Travellers may still face jail

PRISON sentences still hang over the heads of four travellers in spite of a High Court judge s decision yesterday not to jail them immediately. The four had admitted contempt of court after breaching orders to stop using land at Thrapston Road, Catworth,

PRISON sentences still hang over the heads of four travellers in spite of a High Court judge's decision yesterday not to jail them immediately.

The four had admitted contempt of court after breaching orders to stop using land at Thrapston Road, Catworth, where they planned to set up home without planning consent.

Their planning application for change of use to a Gypsy caravan site and associated buildings has now been submitted to Huntingdonshire District Council and will be considered by its development control panel in due course, chief executive David Monks told The Hunts Post after the case.

Thomas and Peter Gaskin, William Stubley and Wayne Buckley all received suspended jail sentences from Mr Justice Ramsey, who said all of them had sought in different ways to undermine the court order, made on August 3 and confirmed by the court a week later, by pressing ahead with the unauthorised development.


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Both Gaskins received sentences of three months' imprisonment, Stubley one month and Buckley two weeks. All were suspended for two years or until they are granted planning permission to live on the land, which they own.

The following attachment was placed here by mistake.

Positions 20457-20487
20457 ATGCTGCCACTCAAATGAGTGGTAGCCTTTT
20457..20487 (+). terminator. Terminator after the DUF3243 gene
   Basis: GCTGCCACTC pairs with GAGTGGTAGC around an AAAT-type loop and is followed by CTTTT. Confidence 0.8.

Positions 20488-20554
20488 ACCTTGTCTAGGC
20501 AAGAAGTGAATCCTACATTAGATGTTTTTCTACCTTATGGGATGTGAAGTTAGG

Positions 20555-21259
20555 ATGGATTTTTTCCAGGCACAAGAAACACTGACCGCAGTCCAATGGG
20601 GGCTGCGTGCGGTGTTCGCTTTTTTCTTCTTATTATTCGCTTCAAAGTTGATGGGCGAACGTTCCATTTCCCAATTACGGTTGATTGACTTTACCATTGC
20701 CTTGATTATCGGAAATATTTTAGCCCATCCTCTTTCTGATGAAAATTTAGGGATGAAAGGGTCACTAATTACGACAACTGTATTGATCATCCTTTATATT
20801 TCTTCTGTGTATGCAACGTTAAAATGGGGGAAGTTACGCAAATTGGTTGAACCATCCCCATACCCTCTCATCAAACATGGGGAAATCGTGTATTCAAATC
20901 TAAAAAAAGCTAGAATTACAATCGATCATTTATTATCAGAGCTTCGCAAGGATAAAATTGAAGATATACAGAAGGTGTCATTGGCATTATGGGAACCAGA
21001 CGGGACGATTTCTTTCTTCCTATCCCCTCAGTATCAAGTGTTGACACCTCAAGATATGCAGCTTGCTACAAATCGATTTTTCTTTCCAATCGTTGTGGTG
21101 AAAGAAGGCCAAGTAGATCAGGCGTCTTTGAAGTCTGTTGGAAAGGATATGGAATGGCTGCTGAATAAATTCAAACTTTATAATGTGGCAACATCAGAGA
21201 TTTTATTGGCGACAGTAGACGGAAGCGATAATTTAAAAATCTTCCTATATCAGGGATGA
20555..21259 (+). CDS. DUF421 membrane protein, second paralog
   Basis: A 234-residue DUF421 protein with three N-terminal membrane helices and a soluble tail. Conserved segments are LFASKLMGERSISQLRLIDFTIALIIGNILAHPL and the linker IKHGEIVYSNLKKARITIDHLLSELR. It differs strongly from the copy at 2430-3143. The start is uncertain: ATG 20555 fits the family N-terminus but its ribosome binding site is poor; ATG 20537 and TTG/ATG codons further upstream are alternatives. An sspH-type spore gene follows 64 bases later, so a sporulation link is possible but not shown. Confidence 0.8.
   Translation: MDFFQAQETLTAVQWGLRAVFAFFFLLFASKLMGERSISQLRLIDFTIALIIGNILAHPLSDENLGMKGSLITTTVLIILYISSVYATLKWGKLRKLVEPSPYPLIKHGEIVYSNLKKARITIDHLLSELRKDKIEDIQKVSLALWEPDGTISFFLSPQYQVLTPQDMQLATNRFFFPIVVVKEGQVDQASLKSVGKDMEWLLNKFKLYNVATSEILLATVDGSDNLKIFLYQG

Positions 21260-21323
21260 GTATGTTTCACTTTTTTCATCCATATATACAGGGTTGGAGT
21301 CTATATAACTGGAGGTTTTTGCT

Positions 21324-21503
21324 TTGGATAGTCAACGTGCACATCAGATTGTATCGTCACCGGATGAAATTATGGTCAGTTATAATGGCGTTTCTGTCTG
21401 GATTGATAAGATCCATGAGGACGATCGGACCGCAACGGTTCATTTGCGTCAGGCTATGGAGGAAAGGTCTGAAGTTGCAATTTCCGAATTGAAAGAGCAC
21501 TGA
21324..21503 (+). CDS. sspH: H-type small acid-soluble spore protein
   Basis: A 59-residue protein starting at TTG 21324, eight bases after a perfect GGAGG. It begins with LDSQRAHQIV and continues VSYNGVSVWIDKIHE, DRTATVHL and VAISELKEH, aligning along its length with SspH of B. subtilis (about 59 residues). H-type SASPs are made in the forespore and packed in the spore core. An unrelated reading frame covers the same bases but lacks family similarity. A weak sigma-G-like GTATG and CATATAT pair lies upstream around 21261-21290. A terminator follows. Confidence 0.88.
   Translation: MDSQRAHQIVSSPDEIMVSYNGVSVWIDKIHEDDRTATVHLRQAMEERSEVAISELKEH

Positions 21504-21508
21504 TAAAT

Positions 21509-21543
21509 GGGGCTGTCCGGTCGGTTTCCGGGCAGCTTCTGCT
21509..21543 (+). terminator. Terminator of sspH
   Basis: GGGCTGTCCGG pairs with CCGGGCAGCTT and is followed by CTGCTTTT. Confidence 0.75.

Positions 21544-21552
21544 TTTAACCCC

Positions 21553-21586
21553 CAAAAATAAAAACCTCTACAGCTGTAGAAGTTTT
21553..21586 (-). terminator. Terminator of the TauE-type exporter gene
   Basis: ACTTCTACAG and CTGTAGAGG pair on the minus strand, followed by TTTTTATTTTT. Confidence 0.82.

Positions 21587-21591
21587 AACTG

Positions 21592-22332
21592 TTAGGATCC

The four men had been ordered to leave the plot and cease any residential development or storage of vehicles.

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Both Gaskins and Stubley continued to live there, and Buckley allowed his former girlfriend to stay there with their three children. Both Gaskins admitted their part in laying a hardcore surface, which Stubley denied, although he agreed he continued to live on the land.

Buckley, whose permanent address is in Suffolk, admitted that he had stayed there on several occasions after the order was made.

All four argued that all the requirements of the order had now been complied with, all vehicles and hardcore had been removed, so prison sentences were unnecessary.

The judge said: "In my judgment, a custodial term is still an appropriate punishment, given the seriousness of the conduct in breaching the first and second injunctions. But I consider that, on balance, I can suspend the sentences. That, in my judgment, provides a proper punishment in this case."

Mr Monks said: "What the judge has done is a fair outcome. It shows he is supporting the council in taking firm action against people who defy the planning system and the laws of this country. He congratulated the council on our swift action in carrying out our duty.

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